Are YOU a Bully? Test
This item is included in the following series/curriculum: Middle School Bully Prevention Tool Kit Middle School Success Series Curriculum in a Box: Safe, Smart and Successful in Middle School
Running Time: 23 Minutes
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Many people may be bullies and not even know it. This program challenges students to think about their own behavior with a series of seven questions about physical, verbal, and exclusionary bullying. Questions include: Have you ever punched, shoved, or hit another boy or girl? Do you ever make fun of or tease other students or call them mean names? Do you often make fun of others because they are "different" from you or your friends? Have you purposely not invited someone to hang out with you and your friends? Do you gossip about other people or spread rumors via text messages or through social network sites? After each question students describe their own experiences as victims and perpetrators of bullying. Their stories and comments by Joel Haber, a leading bullying expert, show how bullying hurts both the person being bullied and the bullies themselves.
video, plus teacher’s resource book, student handouts and pre/post tests in digital format
DVD includes Spanish subtitles
2013 ALSC Children's Notable Video list
Bronze Telly Award
In this video, hosted by a young woman and a young man, different kinds of bullying, including physical, verbal, and cyber bullying are described. Seven questions about bullying are posed to viewers and they are asked to think about their own behavior. A psychologist explains that bullying is about power—taking it away from the victim and enhancing the bully’s power. Viewers learn that bullying differs from teasing because it always includes the intent to hurt the target, either physically, emotionally, or psychologically. In addition, girls and boys discuss their experiences as perpetrators and victims of bullying. The excellent teaching materials include pre- and post-tests, role-playing activities, fact sheets, and more. This complete program would be a useful resource for health classes, church youth groups, and scouts.
- Ann Weber, Bellarmine College Prep., San Jose, CA
School Library Journal
The two programs, Pushed to the Brink and Are You a Bully? Test, work together to help address bullying among middle school students. They may be used separately by teachers or guidance counselors to educate students about what counts as bullying, the feelings associated with bullying and being bullied, as well as frank discussions of adolescents’ vulnerability to the exclusionary tactics and power plays that form the core of bullying behavior.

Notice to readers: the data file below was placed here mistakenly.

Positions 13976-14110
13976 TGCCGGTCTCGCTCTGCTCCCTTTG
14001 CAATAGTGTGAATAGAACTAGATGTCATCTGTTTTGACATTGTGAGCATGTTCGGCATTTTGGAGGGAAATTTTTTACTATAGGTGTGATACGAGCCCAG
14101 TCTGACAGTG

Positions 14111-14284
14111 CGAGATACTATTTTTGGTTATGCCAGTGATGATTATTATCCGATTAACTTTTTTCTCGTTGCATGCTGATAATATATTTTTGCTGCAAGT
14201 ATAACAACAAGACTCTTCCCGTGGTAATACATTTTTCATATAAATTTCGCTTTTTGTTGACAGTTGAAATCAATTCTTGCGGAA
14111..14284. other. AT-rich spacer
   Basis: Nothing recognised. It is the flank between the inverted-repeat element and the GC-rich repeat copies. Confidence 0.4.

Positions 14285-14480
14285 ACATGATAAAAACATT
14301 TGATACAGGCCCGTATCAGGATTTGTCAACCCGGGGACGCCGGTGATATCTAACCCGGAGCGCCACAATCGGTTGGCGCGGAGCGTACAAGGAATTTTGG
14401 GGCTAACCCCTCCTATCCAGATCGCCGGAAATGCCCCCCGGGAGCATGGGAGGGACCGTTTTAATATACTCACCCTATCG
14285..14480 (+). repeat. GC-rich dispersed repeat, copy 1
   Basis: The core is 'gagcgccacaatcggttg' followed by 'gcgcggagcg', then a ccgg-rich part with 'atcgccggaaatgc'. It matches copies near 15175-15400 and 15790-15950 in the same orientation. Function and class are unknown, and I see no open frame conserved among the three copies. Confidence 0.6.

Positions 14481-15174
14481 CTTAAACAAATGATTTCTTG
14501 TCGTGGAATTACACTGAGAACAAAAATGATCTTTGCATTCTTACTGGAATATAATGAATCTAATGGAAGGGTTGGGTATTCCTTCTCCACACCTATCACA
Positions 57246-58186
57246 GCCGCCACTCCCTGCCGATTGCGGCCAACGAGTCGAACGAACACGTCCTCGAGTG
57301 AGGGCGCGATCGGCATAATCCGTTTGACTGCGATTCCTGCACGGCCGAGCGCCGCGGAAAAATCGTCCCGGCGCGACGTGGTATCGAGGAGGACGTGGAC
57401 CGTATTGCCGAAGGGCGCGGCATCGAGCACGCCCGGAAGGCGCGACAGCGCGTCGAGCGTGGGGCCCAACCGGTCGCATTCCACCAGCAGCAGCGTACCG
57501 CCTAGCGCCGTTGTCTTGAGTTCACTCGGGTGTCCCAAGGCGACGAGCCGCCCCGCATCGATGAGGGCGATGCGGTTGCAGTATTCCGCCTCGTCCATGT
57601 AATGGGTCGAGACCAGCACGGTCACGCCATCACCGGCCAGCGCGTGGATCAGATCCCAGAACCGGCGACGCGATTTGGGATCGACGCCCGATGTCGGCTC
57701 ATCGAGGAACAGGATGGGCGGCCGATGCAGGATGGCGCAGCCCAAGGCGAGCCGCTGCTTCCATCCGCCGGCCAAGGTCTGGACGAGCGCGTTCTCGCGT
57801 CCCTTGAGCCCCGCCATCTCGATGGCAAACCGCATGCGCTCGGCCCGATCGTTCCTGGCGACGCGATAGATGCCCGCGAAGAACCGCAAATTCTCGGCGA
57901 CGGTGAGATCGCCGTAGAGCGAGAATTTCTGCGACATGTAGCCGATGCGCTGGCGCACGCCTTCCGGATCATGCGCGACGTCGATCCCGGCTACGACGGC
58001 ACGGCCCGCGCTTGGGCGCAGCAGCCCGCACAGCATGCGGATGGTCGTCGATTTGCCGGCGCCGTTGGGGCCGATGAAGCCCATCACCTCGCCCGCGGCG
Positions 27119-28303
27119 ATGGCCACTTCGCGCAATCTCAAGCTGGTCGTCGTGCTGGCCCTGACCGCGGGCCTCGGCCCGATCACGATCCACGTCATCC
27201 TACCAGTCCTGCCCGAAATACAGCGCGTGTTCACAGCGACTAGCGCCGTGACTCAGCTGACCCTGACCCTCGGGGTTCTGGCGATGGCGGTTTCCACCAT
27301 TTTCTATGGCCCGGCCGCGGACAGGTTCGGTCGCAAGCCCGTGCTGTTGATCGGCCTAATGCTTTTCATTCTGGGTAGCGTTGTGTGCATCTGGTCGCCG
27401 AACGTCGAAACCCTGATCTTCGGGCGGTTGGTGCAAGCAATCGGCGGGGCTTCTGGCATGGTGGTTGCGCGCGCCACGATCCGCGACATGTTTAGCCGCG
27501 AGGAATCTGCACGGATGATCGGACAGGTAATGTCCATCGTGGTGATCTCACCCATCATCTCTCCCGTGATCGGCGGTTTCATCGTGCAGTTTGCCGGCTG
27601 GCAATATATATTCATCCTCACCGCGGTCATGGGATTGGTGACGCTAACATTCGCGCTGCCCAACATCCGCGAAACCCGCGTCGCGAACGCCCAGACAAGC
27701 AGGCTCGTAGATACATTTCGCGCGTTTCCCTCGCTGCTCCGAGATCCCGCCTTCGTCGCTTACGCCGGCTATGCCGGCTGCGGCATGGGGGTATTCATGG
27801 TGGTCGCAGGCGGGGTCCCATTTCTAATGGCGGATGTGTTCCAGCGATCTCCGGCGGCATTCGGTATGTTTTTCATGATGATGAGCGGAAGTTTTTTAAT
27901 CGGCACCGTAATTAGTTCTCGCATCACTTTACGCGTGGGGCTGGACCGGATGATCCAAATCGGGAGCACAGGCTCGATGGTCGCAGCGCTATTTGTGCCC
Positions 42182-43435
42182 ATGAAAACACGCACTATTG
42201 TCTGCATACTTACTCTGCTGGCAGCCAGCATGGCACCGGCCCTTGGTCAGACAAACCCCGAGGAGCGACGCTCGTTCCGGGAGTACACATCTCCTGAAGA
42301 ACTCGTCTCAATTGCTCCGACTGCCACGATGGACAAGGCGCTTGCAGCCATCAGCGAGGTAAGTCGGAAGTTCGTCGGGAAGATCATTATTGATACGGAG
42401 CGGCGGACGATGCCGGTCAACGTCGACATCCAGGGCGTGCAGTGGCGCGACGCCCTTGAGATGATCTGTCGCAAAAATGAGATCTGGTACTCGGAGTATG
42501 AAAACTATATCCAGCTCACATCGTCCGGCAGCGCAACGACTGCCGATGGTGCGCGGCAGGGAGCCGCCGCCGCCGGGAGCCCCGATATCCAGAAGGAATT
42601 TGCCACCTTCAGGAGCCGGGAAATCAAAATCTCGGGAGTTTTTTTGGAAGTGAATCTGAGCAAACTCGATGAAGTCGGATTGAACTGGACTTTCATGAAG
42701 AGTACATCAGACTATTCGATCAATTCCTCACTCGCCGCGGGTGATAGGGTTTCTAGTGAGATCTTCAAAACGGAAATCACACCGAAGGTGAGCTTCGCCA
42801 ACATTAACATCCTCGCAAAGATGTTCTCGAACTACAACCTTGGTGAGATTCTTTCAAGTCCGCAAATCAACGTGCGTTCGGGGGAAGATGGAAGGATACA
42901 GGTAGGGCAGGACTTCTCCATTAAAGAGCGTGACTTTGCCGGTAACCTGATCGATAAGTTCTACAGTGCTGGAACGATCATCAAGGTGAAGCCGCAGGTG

The screen time is shared between victims of bullying, reformed teen bullies, parents and the psychologist and bullying expert Dr. Joel Haber. Discussions between Dr. Haber and bullying victims may also be useful as a model for adults initiating discussions with young people about bullying. Feelings are the main focus of the conversations as well as insights into the motivations and tactics of a bully and the resulting feelings and increasing isolation of the victims.
Solutions are offered for students who witness bullying, those who are victims and for those who recognize their own behavior as bullying. In Pushed to the Brink, suicide is specifically discussed as a consequence of bullying, and computer social networks, such as Facebook, are shown to be powerful tools for bullies. Parents of two young people who committed suicide due to bullying talk about both their own and their children’s experiences and reach out with advice to students who may be victims of bullying.
These two films would be useful for an academic college collection that supports a counseling or education curriculum as well as a junior high or high school media center as a resource for parents, teachers and administrators tackling the problem of bullying in schools. Overall, the mix of adolescent’s first-hand experience mixed with pro-active advice and a professional psychologists explanation of bullying and being bullied offers a point of entry for many audiences
Ciara Healy, Librarian for Psychology and Neuroscience, Duke University